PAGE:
That being said, if your skills enable you to accomplish something beyond a basic herb garden, you might be surprised at what you are able to achieve and save.
Many people are able to feed themselves and have extra available to sell to local restaurants or donate to homeless shelters, all using very little space. Here is one video featuring the family from the Path to Freedom project. They grow most of what they need from their small urban house lot in California.
8. Proper Parenting Is No Joke
Mediocre discipline simply won’t cut it if you find yourself in a survival situation.
I’m not saying you should run your family like a boot camp by any means, but it’s important to know that when a split second decision needs to be made in the name of safety that your child will do what you ask in time to avoid injury.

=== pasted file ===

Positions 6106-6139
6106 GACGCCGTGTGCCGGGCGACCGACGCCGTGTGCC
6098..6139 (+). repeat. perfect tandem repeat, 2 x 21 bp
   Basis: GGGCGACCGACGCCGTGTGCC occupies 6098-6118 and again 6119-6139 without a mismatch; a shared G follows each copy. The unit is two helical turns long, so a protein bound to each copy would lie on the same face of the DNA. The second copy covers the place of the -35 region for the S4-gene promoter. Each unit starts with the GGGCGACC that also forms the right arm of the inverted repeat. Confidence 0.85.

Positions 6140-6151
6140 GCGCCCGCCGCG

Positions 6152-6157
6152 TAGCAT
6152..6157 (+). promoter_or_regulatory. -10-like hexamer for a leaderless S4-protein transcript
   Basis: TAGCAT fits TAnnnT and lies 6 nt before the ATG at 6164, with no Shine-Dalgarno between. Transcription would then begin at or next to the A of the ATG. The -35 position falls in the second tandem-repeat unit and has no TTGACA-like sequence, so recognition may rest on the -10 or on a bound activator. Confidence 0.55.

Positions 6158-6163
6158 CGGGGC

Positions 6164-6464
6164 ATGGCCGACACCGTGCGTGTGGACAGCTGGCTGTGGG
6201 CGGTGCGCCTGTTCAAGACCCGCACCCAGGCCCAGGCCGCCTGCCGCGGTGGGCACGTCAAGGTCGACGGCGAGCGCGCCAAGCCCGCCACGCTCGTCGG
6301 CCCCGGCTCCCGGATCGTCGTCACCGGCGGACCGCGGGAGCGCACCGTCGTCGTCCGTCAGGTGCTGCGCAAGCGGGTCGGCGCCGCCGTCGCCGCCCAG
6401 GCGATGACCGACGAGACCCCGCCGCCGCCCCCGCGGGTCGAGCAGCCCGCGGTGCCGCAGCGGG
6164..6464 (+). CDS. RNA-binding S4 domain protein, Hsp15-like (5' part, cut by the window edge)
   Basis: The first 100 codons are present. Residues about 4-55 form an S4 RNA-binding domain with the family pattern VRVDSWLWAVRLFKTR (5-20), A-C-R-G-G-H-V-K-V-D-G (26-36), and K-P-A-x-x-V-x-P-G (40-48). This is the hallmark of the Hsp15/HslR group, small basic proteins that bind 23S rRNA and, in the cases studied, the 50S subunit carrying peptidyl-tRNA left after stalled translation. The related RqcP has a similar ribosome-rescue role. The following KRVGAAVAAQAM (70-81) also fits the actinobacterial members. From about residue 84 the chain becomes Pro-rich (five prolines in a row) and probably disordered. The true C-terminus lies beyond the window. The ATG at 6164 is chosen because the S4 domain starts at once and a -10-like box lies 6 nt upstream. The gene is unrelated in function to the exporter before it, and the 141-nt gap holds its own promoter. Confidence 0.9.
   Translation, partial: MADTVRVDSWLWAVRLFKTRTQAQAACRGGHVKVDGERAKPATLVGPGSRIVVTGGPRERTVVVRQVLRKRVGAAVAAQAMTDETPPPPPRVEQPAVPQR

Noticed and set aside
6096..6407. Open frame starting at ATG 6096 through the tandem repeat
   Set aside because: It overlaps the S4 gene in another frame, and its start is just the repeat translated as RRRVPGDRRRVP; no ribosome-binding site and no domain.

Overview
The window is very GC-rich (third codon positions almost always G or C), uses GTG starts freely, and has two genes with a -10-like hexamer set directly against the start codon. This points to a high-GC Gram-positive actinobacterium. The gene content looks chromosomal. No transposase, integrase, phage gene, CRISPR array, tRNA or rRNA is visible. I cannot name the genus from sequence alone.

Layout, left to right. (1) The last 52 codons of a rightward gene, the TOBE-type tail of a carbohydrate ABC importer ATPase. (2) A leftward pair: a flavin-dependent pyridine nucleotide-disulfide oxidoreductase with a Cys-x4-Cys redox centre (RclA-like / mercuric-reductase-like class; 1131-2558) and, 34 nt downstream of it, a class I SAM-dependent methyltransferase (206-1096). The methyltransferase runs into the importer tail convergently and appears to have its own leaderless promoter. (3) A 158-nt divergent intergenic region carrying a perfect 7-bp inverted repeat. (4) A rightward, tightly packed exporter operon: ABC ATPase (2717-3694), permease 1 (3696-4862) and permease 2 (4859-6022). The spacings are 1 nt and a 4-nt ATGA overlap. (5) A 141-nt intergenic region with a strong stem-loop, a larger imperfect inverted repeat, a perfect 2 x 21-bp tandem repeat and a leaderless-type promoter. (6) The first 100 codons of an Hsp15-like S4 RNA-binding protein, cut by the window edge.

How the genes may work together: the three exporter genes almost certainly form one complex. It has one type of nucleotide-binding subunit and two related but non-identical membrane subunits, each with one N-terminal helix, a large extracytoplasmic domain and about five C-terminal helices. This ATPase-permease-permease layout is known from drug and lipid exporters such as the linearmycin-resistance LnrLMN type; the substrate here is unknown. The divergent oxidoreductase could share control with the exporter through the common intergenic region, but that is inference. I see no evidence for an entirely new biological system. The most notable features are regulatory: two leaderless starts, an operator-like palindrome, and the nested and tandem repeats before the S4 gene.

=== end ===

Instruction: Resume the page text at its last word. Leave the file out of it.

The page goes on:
This is true whether they are the ones about to be injured, or their behavior is near the point of causing harm to somebody else, however unintentional. When one of the children doesn’t listen to where an adult tells her to stay while locating to a new camp, it ends up costing her life.
Chances are you may not run into a situation that extreme. However, that doesn’t mean that a failure to listen can’t have fairly significant consequences that have nothing to do with being grounded.
9. A Stocked Pantry Is a Penny Pincher’s Secret Weapon
Yes, the version of a stocked pantry you’ll see on The Walking Dead consists of whatever they are able to scavenge. This might include baby formula, bullets, canned apple sauce and other items of opportunity.
For most of us however, a stocked pantry includes things like flour, sugar, dried lentils and simple yet flexible canned foods to speed up meal prep when time is tight. Cans of vegetarian baked beans might not be as cheap as the dried version, but if heating them up to serve with sautéed green beans and crock pot sweet potatoes means you can skip the time it takes to throw a roast chicken in the oven you just might save yourself a trip to the takeout deli.